Customers need tools to control their cloud estate. Security and backup and recovery may also be needed. The majority of those costs will undoubtedly be distributed to on-premise systems, and could fall because the percentage of cloud systems increases.

Nonetheless it is wrong to believe the cloud will eliminate all on-premise costs, especially labour. Actually, organisations might face higher costs in a few areas, particularly if they have to hire people who have specialist cloud expertise that commands reduced. Its very difficult to obtain granular breakdowns on who spends just how much time performing a function, and who that needs to be charged to, cautions Tony Lock of analyst Freeform Dynamics.

Furthermore, firms have to enable migration costs. Applications may need different licences for cloud use, and could need modification, rewriting or perhaps a ground-up redesign. This can increase labour costs, either directly or by way of a systems integrator, consulting firm, or the cloud or software companys own professional services.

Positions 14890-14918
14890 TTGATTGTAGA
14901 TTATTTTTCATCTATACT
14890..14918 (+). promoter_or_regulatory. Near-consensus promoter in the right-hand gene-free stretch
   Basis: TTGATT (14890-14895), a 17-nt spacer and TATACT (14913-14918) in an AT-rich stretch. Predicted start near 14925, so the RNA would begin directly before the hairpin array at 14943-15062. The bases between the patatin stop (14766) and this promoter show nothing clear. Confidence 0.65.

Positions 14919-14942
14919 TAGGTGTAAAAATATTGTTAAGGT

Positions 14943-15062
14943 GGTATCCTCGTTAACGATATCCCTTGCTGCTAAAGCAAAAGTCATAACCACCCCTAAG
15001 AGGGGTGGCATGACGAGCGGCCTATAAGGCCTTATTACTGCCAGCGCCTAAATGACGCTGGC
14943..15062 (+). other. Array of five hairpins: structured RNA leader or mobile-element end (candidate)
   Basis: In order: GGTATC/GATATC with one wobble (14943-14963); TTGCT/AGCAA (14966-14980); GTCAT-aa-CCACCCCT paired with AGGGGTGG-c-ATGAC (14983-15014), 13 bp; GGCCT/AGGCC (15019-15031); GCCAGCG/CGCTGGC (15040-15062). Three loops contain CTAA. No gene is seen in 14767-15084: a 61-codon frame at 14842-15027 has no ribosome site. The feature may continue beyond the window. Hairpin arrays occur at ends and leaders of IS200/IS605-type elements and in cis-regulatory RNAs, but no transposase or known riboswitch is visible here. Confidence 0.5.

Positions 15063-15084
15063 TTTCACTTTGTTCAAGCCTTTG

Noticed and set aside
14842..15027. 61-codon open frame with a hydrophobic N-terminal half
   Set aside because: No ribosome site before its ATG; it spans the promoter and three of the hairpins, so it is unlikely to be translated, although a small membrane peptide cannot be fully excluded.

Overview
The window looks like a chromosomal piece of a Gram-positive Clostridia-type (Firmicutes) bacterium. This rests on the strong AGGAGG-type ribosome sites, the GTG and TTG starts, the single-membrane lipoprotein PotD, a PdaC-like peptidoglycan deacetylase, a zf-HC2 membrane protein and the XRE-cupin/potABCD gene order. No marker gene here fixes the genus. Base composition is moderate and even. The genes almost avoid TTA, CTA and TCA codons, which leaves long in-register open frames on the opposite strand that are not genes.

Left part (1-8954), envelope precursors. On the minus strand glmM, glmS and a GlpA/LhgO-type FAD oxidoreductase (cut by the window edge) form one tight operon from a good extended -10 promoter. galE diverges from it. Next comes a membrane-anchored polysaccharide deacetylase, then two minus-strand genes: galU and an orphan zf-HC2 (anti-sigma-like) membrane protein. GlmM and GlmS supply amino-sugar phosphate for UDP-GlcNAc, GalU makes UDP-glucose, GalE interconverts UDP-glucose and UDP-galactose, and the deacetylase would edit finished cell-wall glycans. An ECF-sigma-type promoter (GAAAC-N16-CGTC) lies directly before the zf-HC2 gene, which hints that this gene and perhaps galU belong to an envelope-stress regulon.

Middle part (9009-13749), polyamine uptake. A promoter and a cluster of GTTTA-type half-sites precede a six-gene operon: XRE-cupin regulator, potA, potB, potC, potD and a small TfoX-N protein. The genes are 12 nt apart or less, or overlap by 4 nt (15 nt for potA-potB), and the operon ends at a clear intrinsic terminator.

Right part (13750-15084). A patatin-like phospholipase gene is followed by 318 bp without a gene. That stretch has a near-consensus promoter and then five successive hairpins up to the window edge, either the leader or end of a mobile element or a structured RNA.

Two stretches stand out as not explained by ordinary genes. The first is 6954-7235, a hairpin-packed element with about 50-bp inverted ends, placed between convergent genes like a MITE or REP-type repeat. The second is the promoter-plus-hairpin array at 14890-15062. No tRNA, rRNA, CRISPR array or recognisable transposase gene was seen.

Lastly, hidden cloud costs haven’t completely gone away. Costs such as for example data egress, where firms pay to retrieve, repatriate as well as simply copy data to some other application, are far better known than these were. But they remain one factor.

So too are data duplication costs, particularly if the business must keep multiple copies of data or run compute in various availability zones that could vary in expense for exactly the same services.

Cloud services may also offer variable pricing, with discounts for pre-booked capacity (instead of on-demand usage) and discounts for off-peak usage.